We now live in a globally interdependent world where we play simultaneously in an environment that is interconnected in ways that were unheard of before and unpredictable to a degree that we haven’t experienced. In essence, our gravitational tethers have been severed, change has accelerated like never before, unpredictability is a fact of life, and complexity is the new norm. This interdependent world is different and holds varied challenges we haven’t dealt with regularly before – our current leaders must adapt and future leaders must be developed in order to succeed in this new context.

That describes the business world, but it applies to education as well. Yet, I wonder if education leaders are feeling true, gravity-less disorientation about learning and schooling? Or are they clinging to a narrative about the world that is easier to function within even as it grows more tenuous by the day?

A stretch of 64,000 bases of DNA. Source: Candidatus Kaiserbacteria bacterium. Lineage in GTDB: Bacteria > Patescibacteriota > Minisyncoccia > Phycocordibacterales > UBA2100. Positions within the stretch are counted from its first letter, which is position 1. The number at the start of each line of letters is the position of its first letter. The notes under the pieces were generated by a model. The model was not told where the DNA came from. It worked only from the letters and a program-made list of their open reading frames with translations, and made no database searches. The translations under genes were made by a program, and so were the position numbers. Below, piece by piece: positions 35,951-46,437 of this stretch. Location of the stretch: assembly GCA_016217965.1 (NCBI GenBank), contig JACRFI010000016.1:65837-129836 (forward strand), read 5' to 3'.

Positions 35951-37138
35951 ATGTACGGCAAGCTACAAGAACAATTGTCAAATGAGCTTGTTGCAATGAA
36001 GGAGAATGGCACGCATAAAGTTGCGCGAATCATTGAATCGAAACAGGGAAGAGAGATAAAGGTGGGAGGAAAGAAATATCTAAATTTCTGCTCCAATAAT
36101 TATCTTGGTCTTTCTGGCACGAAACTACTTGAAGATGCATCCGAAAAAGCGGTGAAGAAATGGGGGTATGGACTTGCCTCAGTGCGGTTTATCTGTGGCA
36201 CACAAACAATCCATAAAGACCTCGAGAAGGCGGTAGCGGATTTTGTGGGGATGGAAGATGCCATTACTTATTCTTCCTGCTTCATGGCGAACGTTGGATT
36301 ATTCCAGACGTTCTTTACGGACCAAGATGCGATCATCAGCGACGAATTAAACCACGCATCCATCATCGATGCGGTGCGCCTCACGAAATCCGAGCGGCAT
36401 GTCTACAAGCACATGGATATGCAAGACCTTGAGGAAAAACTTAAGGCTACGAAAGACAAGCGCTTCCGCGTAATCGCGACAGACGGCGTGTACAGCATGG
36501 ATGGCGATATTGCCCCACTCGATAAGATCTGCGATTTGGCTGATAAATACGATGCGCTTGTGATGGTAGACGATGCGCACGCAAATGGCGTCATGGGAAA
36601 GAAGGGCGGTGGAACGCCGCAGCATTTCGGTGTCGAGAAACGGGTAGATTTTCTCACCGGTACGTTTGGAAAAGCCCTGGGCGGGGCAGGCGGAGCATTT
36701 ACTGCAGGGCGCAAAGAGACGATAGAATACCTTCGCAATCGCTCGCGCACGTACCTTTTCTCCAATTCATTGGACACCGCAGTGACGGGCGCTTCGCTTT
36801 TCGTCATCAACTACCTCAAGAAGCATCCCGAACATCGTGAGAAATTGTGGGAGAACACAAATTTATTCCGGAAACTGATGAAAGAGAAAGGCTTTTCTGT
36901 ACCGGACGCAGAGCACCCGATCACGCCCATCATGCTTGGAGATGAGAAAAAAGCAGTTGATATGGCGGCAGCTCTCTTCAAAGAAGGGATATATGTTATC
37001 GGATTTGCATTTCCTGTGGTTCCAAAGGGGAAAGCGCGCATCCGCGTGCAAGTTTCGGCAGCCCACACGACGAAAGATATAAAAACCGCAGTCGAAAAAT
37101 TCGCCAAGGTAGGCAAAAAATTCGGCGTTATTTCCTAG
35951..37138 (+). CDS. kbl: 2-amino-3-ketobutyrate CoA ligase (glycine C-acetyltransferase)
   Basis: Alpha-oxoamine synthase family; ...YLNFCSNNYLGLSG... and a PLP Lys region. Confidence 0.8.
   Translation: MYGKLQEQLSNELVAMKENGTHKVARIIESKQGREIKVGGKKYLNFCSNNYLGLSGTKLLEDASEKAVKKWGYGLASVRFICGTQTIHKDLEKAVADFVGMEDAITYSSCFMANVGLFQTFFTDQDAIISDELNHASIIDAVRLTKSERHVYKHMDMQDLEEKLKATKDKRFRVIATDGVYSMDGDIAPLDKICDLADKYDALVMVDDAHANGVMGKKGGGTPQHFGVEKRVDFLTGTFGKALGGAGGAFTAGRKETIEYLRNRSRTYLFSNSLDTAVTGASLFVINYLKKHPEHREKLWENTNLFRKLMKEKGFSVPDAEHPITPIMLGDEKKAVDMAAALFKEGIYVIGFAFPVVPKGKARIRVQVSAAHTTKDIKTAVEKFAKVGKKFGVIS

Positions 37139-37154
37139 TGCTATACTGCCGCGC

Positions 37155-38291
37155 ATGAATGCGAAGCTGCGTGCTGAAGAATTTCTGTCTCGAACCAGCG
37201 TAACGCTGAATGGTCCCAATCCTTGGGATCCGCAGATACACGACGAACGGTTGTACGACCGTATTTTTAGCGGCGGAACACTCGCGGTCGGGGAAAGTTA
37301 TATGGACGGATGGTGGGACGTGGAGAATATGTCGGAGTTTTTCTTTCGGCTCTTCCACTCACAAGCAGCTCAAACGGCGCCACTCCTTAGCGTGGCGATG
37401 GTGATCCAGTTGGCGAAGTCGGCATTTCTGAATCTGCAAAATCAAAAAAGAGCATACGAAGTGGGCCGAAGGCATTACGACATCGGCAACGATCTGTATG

If we hold to an outdated worldview for educating our children, one that because of technological and cultural changes is quickly fading into obsolescence, can we adequately prepare our students for the challenges they’ll face?

In my travels to hundreds of schools, my sense is there’s not enough “disorientation” happening. Sure, here in the US, there’s the new Common Core State Standards and the accompanying assessments. Both are causing a mix of angst and excitement. In Australia, it’s the NAPLAN, and similar curricular changes are happening in other countries. In all parts of the world, new technologies, tablets, smartphones, and “learning systems” are challenging and changing the way we deliver an education. And on the reform level, the news is filled with charters and vouchers and tenure challenges and parent trigger laws… There’s no shortage of changes and “innovations” to unsettle us.

But none of these developments “sever gravity,” so to speak. They serve to disorient us only at a micro level because primarily they are layered on top of a deeply nostalgic vision of what an “education” should be. We have yet to understand the larger, more macro changes that should really make our heads spin.